DOI link for Preface: Selecting
Preface: Selecting book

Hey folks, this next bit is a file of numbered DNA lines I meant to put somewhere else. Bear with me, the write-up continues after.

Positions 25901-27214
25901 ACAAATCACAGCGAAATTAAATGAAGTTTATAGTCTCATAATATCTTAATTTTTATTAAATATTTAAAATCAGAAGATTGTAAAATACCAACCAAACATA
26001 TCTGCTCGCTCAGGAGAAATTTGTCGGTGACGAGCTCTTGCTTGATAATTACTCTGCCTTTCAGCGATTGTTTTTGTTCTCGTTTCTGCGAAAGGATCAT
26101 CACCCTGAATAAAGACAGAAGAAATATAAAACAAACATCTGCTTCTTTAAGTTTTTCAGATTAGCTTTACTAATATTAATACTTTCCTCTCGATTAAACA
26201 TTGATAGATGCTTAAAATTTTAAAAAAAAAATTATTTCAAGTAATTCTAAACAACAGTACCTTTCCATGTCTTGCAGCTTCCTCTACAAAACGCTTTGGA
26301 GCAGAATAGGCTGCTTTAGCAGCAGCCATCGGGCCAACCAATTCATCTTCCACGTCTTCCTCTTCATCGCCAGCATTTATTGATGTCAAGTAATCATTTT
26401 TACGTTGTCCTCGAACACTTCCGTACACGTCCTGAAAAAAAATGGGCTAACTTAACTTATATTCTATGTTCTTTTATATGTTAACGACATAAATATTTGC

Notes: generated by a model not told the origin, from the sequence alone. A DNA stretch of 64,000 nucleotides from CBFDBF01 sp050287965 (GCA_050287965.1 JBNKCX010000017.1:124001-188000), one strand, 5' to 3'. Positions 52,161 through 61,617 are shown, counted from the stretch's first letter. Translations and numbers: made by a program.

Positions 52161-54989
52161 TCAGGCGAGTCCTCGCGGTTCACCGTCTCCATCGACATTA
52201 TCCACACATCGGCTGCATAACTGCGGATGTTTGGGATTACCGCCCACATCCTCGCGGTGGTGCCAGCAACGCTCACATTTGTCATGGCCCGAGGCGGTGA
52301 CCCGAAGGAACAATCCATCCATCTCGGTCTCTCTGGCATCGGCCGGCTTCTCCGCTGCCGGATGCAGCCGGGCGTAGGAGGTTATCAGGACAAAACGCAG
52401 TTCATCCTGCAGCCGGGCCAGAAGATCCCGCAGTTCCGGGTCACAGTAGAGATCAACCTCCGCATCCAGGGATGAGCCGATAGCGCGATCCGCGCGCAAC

Thehealth caredelivery systems of the 1990s promise to be more demanding of evidence that occupational therapists provide essential services in psychosocial settings. Mandates to demonstrate predictable outcomes, .relevance and efficiency require more research around theory andclearer definitions of practice. Wecan no longer justify reimbursement for occupational therapy by relying on the conventional wisdom. Instead, we must substantiate the efficacy of thevarious groups andprograms we select as tools for intervention. We must take time from routinized methods of program planning to lookanew at the use of occupational therapy's philosophy, domain of concern and theoretical bases for making sound clinical judgements. Refining our use of clinical decision-making and clinical reasoning enables us to determine: which groups best integrate our frames of reference/practice models; which groups are indicated for specific patients; when in thecourse of iIlness thegroups are appropriate interventions; and inwhat settings should groups occur, e.g., acute or long term settings.